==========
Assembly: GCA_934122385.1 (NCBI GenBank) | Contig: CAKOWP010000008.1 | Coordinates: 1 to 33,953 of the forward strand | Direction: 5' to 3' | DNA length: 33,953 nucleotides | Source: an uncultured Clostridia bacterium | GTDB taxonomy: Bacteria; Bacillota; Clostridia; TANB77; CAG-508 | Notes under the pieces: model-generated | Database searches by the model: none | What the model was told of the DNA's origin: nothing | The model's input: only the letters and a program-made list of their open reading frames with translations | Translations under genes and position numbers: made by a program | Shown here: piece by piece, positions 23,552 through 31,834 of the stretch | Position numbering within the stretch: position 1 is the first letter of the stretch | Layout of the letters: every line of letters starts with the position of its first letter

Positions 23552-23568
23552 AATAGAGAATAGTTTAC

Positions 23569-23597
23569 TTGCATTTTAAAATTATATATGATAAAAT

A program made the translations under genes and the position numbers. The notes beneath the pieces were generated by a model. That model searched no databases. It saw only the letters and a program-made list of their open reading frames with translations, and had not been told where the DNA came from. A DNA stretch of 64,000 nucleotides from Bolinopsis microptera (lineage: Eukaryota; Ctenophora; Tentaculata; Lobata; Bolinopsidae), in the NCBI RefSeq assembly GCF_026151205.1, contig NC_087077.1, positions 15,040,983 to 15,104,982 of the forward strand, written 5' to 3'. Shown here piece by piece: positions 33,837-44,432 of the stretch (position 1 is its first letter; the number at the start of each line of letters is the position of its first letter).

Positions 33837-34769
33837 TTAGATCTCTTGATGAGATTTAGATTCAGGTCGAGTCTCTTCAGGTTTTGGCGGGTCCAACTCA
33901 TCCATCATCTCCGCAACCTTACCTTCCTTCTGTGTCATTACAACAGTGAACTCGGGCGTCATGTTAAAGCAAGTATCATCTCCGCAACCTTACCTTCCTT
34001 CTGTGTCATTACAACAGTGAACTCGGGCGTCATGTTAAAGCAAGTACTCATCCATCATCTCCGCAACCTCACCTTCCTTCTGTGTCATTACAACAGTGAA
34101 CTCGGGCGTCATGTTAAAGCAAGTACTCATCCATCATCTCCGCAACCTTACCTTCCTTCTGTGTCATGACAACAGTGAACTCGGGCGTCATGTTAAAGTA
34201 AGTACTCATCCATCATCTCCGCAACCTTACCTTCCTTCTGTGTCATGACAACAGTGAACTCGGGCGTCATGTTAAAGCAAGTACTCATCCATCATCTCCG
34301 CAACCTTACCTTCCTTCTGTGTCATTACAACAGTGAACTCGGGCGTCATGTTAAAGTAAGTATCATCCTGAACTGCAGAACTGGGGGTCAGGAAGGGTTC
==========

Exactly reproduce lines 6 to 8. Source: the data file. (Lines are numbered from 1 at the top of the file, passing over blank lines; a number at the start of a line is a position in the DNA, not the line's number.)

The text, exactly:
A program made the translations under genes and the position numbers. The notes beneath the pieces were generated by a model. That model searched no databases. It saw only the letters and a program-made list of their open reading frames with translations, and had not been told where the DNA came from. A DNA stretch of 64,000 nucleotides from Bolinopsis microptera (lineage: Eukaryota; Ctenophora; Tentaculata; Lobata; Bolinopsidae), in the NCBI RefSeq assembly GCF_026151205.1, contig NC_087077.1, positions 15,040,983 to 15,104,982 of the forward strand, written 5' to 3'. Shown here piece by piece: positions 33,837-44,432 of the stretch (position 1 is its first letter; the number at the start of each line of letters is the position of its first letter).

Positions 33837-34769
33837 TTAGATCTCTTGATGAGATTTAGATTCAGGTCGAGTCTCTTCAGGTTTTGGCGGGTCCAACTCA